BulgariaItalian, Spanish Originally an ethnic name or regional name for someone from Bulgaria or a nickname for someone who had visited or traded with Bulgaria, which is named after the Turkic tribe of the Bulgars, itself possibly from a Turkic root meaning "mixed".
BulguchevIngush (Russified) Russified form of an Ingush surname derived from the name of an Ingush teip (clan). The clan's name is derived from the name Bulguch of unknown meaning.
BulsaraIndian (Parsi) From the name of the city of Valsad (historically known as Bulsar) in Gujarat, India. A famous bearer was British singer Farrokh Bulsara (1946-1991), better known as Freddie Mercury.
BulstrodeEnglish Locational surname referring to the medieval village of Bulstrode in Berkshire. ... [more]
BumpusEnglish (i) from a medieval nickname for a vigorous walker (from Old French bon "good" + pas "pace"); (ii) perhaps "person who lives by a place through which travel is easy" (from Old French bon "good" + pas "passage")
BuonamicoItalian (Anglicized) Di Martino Buffalmacco was a widely renouned painter in Italy cities in Florence, Bologna, Pisa although his work was not known to survived the Great Fire of Italy back in the late 1300 hundreds he was widlely known for asummed work as The Three Dead- Three Living, The Triump of Death, The Last Judgement, The Hell and the Thebasis.... [more]
BurbageEnglish English: habitational name from places in Wiltshire, Derbyshire, and Leicestershire, so named with Old English burh ‘fort’ + bæc ‘hill’, ‘ridge’ (dative bece).
BurbidgeAnglo-Saxon This interesting name is of Anglo-Saxon origin and is a dialectal variant of the locational surname, deriving from any of the places called "Burbage", in the counties of Derbyshire, Leicestershire and Wiltshire... [more]
BurbridgeEnglish English: perhaps a variant of Burbage, altered by folk etymology, or possibly a habitational name from a lost place so named.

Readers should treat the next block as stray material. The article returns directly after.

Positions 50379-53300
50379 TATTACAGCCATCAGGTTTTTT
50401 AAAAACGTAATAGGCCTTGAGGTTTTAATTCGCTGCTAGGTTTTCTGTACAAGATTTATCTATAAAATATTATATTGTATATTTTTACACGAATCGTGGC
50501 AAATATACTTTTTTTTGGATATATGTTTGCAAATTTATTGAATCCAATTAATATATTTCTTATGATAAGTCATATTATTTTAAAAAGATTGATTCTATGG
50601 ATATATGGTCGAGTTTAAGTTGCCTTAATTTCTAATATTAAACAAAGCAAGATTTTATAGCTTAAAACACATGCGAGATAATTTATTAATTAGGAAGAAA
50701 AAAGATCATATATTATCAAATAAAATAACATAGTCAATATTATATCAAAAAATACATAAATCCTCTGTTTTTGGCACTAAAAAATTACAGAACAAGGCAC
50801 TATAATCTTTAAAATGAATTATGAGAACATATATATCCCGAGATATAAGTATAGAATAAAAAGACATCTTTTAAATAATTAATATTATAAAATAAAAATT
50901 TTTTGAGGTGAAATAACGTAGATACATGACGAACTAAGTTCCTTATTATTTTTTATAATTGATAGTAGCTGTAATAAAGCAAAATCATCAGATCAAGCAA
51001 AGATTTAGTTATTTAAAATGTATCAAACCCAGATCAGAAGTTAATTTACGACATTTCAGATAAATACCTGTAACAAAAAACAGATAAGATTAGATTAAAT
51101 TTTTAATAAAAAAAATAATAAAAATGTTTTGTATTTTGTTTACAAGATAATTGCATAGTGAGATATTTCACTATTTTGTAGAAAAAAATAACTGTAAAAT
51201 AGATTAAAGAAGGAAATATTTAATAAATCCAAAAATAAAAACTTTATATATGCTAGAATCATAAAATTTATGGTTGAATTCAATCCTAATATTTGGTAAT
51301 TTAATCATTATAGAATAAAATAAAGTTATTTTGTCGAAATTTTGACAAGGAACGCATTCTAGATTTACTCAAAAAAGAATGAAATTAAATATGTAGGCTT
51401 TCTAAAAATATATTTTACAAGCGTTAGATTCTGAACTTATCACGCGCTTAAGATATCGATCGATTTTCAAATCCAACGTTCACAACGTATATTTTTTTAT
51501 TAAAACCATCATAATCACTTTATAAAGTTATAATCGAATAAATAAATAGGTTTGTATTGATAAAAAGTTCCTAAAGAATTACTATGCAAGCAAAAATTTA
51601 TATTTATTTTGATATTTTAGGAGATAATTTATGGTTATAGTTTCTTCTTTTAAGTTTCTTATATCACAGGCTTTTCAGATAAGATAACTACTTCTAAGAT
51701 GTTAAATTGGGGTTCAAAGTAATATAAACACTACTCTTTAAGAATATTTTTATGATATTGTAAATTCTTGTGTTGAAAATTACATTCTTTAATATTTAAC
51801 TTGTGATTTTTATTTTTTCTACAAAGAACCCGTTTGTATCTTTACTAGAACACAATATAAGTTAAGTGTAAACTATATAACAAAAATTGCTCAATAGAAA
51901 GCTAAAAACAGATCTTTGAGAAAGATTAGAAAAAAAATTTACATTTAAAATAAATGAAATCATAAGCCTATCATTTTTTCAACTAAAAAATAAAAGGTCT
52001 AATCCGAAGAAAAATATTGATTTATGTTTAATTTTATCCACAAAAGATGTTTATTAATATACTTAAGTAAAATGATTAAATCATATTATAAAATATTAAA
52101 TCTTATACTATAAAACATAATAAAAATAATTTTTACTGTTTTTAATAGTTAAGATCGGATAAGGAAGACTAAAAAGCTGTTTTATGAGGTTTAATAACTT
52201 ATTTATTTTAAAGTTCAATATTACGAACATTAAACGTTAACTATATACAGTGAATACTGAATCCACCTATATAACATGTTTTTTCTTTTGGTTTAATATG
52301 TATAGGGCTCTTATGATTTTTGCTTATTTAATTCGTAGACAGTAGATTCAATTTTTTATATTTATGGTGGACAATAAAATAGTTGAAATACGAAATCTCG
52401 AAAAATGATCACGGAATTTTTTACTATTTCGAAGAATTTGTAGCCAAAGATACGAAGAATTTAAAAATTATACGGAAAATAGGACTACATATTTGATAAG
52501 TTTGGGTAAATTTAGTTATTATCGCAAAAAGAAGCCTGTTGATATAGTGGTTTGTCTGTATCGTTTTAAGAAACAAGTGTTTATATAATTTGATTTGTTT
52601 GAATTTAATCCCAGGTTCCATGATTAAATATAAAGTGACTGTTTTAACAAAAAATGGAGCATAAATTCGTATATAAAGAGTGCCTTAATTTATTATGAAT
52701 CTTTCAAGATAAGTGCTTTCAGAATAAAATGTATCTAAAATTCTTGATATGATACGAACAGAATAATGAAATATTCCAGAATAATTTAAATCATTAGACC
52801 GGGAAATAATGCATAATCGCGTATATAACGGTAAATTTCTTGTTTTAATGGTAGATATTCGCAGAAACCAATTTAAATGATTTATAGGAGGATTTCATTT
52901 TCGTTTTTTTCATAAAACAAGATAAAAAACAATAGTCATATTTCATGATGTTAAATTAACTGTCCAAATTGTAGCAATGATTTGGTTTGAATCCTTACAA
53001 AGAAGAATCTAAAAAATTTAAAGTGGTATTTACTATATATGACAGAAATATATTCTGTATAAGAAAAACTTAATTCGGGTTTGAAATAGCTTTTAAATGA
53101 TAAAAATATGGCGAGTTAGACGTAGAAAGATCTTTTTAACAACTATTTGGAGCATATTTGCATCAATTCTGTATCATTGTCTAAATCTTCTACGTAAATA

BureOld Swedish, Swedish This was the name of an influential family in 16th century Sweden. The name originated from the village Bure (now known as Bureå) in Skellefteå parish in Northern Sweden. The village got its name from the nearby Bure River (Swedish: Bure älv, Bureälven) whose name was derived from the Swedish dialectal word burra "buzz, rumble".
BurelaGalician This indicates familial origin within the eponymous municipality in the Comarca of La Mariña Central.
BurgerEnglish, German, Dutch Status name for a freeman of a borough. From Middle English burg, Middle High German burc and Middle Dutch burch "fortified town". Also a German habitational name for someone from a place called Burg.
BurgmeierGerman Occupational name for the tenant farmer of an estate belonging to a castle or fortified town, from Middle High German burc "(fortified) town, castle" and meier "tenant farmer" (see Meyer).
BurlEnglish Old English occupational name originally meaning "cup bearer" or "butler" for one who dispensed wine and had charge of the cellar. Eventually the name came to mean the chief servant of a royal or noble household and was replaced by the French language inspired named 'Butler,' akin to the world "bottler".
BurlingtonEnglish Habitational name from Bridlington in East Yorkshire, from Old English Bretlintun meaning Berhtel's town.
BurmeisterGerman North German: status name for the mayor or chief magistrate of a town, from Middle Low German bur ‘inhabitant, dweller’, ‘neighbor’, ‘peasant’, ‘citizen’ + mester ‘master’.
BurnellAnglo-Saxon, Medieval English A name for a person with a brown complexion or dark brown hair. From the Old English burnel via the French brunel a diminutive of the French brun, which means "brown". The suffix el-- a short form of "little" was added to brun to make Brunel... [more]